Many human genetic targets are not readily ‘druggable’ with conventional strategies, but they are potentially druggable with gene therapy, which enables gene replacement or silencing to address disease-related mutations (Deverman et al., 2018). Adeno-associated viral (AAV) vectors have emerged as leading gene delivery tools for therapeutic applications (Kotterman and Schaffer, 2014; Zinn and Vandenberghe, 2014). Together with Luxturna was approved by the FDA in 2017 for the treatment of retinitis pigmentosa (Dias et al., 2018), a set of AAV-based gene therapies are in clinical research.
Optimization of AAV vectors will benefit its therapeutic usages. For example, in 2016, novel, engineered AAV capsids were reported to have >40‑fold advancement to transfer genes to the CNS in the adult mouse compared with the previous standard AAV9, potentially transforming the ability to treat neurodegenerative diseases with AAV gene therapy (Deverman et al., 2016). The knowledge of how AAV interacts with host cellular factors to facilitate infection and how AAV receptors contribute to AAV vector transduction efficiency and tropism is demanded for further optimization of AAV vectors. In 2016, adeno-associated virus receptor (AAVR), which is a glycosylated protein containing 5 polycystic kidney disease (PKD) repeat domains, was identified as the essential receptor of multiple AAV serotypes (Pillay et al., 2016). Different AAV serotypes have evolved distinctive interactions with the same receptor AAVR (Pillay et al., 2016; Pillay et al., 2017), AAV2 (clade B) predominantly interacts with PKD2, AAV5 (no designated clade) interacts primarily through PKD1, while other AAV serotypes, including AAV1 (clade A) and AAV8 (clade E), require a combination of PKD1 and PKD2 for efficient transduction (Pillay et al., 2016; Pillay et al., 2017).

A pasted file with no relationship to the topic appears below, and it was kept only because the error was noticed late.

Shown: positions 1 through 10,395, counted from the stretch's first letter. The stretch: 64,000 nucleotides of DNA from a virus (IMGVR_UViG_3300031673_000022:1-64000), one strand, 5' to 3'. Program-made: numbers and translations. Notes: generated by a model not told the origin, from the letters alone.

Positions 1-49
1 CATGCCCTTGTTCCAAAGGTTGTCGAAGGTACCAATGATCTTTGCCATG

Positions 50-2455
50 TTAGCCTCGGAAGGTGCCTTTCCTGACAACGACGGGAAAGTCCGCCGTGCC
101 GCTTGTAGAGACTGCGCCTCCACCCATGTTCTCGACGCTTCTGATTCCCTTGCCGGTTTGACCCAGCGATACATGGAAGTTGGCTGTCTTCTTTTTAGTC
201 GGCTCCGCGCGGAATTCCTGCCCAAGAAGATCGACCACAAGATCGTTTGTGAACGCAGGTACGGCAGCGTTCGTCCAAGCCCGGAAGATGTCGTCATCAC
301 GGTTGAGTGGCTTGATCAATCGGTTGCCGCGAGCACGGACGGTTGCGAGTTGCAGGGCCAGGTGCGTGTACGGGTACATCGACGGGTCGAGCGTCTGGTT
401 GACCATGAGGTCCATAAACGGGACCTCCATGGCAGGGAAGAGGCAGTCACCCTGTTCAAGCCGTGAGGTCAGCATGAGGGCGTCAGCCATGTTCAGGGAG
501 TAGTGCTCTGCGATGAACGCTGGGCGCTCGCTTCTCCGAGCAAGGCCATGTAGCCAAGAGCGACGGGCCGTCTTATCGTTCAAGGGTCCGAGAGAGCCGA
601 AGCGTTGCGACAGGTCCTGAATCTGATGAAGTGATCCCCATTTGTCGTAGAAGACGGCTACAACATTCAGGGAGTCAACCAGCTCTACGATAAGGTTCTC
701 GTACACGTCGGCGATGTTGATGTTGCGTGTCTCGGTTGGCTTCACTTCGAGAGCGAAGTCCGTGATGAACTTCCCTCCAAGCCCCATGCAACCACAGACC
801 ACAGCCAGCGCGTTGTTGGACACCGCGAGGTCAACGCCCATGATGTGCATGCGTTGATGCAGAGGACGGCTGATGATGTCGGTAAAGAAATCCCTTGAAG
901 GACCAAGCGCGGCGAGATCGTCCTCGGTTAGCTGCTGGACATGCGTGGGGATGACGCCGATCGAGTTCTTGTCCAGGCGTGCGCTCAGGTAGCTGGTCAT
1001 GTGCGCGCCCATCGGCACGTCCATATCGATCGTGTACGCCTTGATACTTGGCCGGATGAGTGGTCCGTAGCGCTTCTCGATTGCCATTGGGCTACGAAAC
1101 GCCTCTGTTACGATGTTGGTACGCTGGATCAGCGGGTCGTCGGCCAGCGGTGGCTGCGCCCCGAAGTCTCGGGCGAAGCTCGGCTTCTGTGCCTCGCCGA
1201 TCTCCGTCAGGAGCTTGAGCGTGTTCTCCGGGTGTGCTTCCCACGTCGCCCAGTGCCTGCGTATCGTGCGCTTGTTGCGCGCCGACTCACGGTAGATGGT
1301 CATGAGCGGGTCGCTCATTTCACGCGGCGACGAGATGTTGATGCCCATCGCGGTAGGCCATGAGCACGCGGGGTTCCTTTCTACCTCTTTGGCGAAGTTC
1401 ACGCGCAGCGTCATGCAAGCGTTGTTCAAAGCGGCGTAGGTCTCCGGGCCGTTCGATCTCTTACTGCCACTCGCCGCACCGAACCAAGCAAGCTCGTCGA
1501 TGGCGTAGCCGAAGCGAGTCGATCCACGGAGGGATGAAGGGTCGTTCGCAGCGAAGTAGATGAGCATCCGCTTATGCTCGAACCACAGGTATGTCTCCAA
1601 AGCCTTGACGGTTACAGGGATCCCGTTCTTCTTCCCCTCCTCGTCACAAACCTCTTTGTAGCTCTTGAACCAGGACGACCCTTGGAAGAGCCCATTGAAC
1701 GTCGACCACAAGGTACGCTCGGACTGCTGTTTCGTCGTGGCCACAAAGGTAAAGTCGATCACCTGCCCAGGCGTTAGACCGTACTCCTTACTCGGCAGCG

As AAV2 is the most widely used vector in gene therapy, we recently report the cryo-EM structure of the AAV2-AAVR complex at 2.8 Å resolution. This structure reveals that of the five Ig-like PKDs in AAVR, PKD2 binds directly to the spike region of the AAV2 capsid adjacent to the icosahedral 3-fold axis. Residues in strands B and E, and the BC loop of AAVR PKD2 interact directly with the AAV2 capsid. Interestingly, the interacting residues in the AAV2 capsid are mainly in AAV-featured variable regions (VRs). The sole engagement between AAV2 and AAVR PKD2 is well fitted with the previous functional research (Pillay et al., 2016; Pillay et al., 2017). As the key interacting residues on AAV2-AAVR significantly affect virus attachment and infectivity, we hope our structural results will be helpful to structure-based rational design of AAV2 to increase virus-receptor binding ability and virus infectivity.
But there are still several key questions need to be answered. For example, AAVR engages multiple AAV serotypes with various rules. What is the molecular mechanism of the divergent rules? Why AAVR contacts AAV serotypes with various strategies? We hope we could answer these questions in the future. Our report can be found at https://www.nature.com/articles/s41564-018-0356-7 .